Paediatric dentist should also be aware of common speech and hearing problem for proper referral and timings of treatment. Speech disorders commonly found in cleft lip and palate patients are hypo nasality, ENT problems, nasal deviation, oronasal fistula and, abnormal growth of oronasal structures. Hyper nasal speech is corrected by pharyngoplasty and speech therapy.22Middle ear disease are commonly seen in cleft lip and palate patients mainly due to short Eustachian tube leading to failure of ventilatory function and abnormal insertion of Tensor veli palatine muscle into tube. These dysfunctions cause otitis media with effusion commonly known as glue ear. Early palatine surgery improves eustachian tube functions and any hearing problem should be repaired before the child learns to speak. A rehabilitative procedure employing palatal lift prosthesis (PLP) is given to recover diminished speech function22 .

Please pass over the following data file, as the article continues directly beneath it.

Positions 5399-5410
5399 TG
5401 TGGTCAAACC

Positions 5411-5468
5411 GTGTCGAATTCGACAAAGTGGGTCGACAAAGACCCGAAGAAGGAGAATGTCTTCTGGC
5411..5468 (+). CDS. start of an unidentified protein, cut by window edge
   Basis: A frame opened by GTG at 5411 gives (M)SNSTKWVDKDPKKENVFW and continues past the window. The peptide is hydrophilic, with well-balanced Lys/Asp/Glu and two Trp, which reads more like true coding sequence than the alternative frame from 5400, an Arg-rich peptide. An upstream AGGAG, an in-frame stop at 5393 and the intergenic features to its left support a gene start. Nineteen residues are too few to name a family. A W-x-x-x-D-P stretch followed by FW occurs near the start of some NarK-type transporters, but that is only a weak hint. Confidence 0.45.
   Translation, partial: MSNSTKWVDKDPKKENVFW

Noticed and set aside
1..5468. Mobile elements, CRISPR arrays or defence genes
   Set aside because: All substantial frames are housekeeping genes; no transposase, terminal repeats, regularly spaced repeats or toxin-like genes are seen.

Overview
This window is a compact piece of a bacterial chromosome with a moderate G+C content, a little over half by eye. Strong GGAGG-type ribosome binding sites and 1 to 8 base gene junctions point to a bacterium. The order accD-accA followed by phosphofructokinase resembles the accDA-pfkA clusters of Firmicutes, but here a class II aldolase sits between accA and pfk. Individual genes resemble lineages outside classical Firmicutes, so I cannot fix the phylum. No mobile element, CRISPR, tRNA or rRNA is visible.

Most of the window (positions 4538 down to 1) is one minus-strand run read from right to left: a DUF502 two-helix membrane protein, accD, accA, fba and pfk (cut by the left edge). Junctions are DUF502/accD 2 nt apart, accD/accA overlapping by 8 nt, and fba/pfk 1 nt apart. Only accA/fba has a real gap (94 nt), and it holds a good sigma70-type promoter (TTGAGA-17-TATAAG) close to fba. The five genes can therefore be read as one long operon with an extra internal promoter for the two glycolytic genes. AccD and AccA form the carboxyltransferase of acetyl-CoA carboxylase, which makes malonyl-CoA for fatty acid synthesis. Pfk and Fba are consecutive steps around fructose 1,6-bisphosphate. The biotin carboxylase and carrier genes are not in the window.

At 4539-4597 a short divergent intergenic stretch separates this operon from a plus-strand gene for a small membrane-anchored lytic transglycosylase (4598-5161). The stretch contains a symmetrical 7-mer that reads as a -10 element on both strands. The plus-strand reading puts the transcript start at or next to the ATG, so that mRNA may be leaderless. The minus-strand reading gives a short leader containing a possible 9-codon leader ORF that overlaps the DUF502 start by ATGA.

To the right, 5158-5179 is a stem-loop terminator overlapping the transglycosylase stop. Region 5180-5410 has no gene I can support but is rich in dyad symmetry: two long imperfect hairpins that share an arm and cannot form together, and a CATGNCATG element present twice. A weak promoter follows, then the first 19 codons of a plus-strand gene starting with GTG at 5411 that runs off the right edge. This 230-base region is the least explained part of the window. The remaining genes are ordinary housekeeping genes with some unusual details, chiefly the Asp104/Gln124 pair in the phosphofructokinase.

Oral hygiene and Preventive therapy
Oral hygiene is of crucial importance after surgery, the patient is anxious about the bleeding caused due to surgery and is nervous to brush.20 Lip is lifted with the aid of index finger along the labial gingiva without damaging the scar and a baby brush with a small sized head is advised for brushing as there is a lack of sulcus depth and awkward tooth positions in the cleft region. 0.12% chlorhexidine gluconate mouthwash is useful for short periods following surgery to stabilize gingival health in severe cases of gingival inflammation; use of pit and fissure sealants is advisable.20 Patient-applied topical fluoride in the form of a mouthrinse is worthwhile especially during orthodontic treatment.

Orthodontic problems in mixed dentition